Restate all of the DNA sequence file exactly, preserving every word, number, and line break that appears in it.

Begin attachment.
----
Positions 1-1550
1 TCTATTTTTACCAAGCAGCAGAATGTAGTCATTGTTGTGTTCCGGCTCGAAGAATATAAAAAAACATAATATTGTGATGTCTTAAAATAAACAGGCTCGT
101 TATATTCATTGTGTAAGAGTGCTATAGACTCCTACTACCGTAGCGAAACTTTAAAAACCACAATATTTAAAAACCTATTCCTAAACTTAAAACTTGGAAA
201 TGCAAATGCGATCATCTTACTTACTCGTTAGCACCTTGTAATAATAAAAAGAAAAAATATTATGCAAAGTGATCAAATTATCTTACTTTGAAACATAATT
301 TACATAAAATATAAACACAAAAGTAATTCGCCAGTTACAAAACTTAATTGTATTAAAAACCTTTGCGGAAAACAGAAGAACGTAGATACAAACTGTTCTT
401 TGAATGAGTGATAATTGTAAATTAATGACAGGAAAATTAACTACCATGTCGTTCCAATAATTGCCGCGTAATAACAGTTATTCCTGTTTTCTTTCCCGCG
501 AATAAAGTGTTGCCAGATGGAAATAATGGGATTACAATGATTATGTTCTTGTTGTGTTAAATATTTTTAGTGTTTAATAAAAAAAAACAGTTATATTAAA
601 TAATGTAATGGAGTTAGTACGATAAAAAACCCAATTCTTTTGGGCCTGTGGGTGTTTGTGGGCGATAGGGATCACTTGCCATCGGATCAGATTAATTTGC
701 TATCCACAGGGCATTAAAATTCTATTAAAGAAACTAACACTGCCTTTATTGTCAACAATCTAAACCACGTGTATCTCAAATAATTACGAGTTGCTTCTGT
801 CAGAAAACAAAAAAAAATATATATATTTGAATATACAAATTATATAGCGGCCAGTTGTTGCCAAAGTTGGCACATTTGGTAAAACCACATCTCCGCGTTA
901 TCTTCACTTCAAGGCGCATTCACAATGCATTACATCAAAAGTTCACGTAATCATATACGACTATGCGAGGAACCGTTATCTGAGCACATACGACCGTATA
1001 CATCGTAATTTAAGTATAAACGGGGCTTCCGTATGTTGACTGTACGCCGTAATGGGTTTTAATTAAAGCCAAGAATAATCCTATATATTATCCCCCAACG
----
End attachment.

Positions 1-1550
1 TCTATTTTTACCAAGCAGCAGAATGTAGTCATTGTTGTGTTCCGGCTCGAAGAATATAAAAAAACATAATATTGTGATGTCTTAAAATAAACAGGCTCGT
101 TATATTCATTGTGTAAGAGTGCTATAGACTCCTACTACCGTAGCGAAACTTTAAAAACCACAATATTTAAAAACCTATTCCTAAACTTAAAACTTGGAAA
201 TGCAAATGCGATCATCTTACTTACTCGTTAGCACCTTGTAATAATAAAAAGAAAAAATATTATGCAAAGTGATCAAATTATCTTACTTTGAAACATAATT
301 TACATAAAATATAAACACAAAAGTAATTCGCCAGTTACAAAACTTAATTGTATTAAAAACCTTTGCGGAAAACAGAAGAACGTAGATACAAACTGTTCTT
401 TGAATGAGTGATAATTGTAAATTAATGACAGGAAAATTAACTACCATGTCGTTCCAATAATTGCCGCGTAATAACAGTTATTCCTGTTTTCTTTCCCGCG
501 AATAAAGTGTTGCCAGATGGAAATAATGGGATTACAATGATTATGTTCTTGTTGTGTTAAATATTTTTAGTGTTTAATAAAAAAAAACAGTTATATTAAA
601 TAATGTAATGGAGTTAGTACGATAAAAAACCCAATTCTTTTGGGCCTGTGGGTGTTTGTGGGCGATAGGGATCACTTGCCATCGGATCAGATTAATTTGC
701 TATCCACAGGGCATTAAAATTCTATTAAAGAAACTAACACTGCCTTTATTGTCAACAATCTAAACCACGTGTATCTCAAATAATTACGAGTTGCTTCTGT
801 CAGAAAACAAAAAAAAATATATATATTTGAATATACAAATTATATAGCGGCCAGTTGTTGCCAAAGTTGGCACATTTGGTAAAACCACATCTCCGCGTTA
901 TCTTCACTTCAAGGCGCATTCACAATGCATTACATCAAAAGTTCACGTAATCATATACGACTATGCGAGGAACCGTTATCTGAGCACATACGACCGTATA
1001 CATCGTAATTTAAGTATAAACGGGGCTTCCGTATGTTGACTGTACGCCGTAATGGGTTTTAATTAAAGCCAAGAATAATCCTATATATTATCCCCCAACG